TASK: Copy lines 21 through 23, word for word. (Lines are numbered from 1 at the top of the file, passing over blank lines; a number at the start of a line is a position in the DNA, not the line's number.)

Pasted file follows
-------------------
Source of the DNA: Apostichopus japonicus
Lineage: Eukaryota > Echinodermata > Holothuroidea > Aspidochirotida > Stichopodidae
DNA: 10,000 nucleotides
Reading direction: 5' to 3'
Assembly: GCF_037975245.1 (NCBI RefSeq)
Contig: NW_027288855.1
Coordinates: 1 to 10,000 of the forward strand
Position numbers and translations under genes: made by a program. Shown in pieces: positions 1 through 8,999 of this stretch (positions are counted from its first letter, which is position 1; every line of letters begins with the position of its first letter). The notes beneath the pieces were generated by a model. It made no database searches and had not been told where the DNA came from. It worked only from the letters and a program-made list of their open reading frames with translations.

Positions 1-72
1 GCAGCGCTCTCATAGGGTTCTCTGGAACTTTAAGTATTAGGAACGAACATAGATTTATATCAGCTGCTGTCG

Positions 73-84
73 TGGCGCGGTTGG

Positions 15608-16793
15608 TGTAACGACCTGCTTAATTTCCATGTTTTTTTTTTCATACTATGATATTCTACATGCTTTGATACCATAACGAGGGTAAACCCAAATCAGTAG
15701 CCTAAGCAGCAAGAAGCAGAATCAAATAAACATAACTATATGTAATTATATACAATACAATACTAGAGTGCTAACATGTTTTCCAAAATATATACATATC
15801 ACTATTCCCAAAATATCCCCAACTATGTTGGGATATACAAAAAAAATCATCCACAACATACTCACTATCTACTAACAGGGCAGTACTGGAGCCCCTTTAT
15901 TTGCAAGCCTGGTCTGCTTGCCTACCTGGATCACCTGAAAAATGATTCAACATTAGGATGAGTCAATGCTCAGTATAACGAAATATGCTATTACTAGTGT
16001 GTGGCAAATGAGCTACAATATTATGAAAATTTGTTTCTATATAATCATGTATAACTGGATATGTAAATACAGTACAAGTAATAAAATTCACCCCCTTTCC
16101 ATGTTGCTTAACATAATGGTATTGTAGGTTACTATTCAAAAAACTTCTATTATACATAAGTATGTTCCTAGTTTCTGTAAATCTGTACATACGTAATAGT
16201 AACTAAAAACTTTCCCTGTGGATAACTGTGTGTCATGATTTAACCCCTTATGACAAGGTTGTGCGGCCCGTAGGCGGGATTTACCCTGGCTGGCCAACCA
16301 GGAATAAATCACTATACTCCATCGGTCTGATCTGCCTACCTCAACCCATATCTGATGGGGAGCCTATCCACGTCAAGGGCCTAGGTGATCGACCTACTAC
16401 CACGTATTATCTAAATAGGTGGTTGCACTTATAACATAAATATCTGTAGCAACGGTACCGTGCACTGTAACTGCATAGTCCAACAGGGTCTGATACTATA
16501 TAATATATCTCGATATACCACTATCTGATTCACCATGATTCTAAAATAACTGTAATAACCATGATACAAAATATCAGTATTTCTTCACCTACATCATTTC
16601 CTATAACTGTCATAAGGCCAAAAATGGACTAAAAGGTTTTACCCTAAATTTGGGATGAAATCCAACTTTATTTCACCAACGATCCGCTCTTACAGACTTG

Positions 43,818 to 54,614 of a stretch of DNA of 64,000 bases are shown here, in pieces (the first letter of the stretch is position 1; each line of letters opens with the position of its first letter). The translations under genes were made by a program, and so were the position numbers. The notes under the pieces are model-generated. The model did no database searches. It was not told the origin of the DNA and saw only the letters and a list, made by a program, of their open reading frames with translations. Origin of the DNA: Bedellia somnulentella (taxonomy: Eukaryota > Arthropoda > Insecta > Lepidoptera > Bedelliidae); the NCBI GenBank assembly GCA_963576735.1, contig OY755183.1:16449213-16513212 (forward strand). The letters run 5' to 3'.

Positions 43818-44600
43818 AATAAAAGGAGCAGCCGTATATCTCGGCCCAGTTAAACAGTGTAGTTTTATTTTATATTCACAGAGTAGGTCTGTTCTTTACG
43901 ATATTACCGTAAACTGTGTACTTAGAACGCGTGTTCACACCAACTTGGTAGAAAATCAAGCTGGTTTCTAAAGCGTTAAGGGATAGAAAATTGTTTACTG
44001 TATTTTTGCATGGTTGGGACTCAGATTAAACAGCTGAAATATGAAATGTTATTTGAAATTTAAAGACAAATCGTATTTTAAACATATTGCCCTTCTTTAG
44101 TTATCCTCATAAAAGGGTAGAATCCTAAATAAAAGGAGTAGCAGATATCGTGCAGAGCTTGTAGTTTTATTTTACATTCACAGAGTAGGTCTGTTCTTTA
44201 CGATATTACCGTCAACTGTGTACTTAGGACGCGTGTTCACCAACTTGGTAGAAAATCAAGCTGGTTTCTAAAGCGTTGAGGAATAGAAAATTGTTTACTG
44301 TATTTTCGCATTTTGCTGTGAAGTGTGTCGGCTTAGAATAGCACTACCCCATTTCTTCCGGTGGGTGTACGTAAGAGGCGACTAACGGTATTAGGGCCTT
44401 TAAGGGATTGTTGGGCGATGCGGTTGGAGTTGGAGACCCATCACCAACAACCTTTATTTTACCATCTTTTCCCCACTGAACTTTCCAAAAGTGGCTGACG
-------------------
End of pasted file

16301 GGAATAAATCACTATACTCCATCGGTCTGATCTGCCTACCTCAACCCATATCTGATGGGGAGCCTATCCACGTCAAGGGCCTAGGTGATCGACCTACTAC
16401 CACGTATTATCTAAATAGGTGGTTGCACTTATAACATAAATATCTGTAGCAACGGTACCGTGCACTGTAACTGCATAGTCCAACAGGGTCTGATACTATA
16501 TAATATATCTCGATATACCACTATCTGATTCACCATGATTCTAAAATAACTGTAATAACCATGATACAAAATATCAGTATTTCTTCACCTACATCATTTC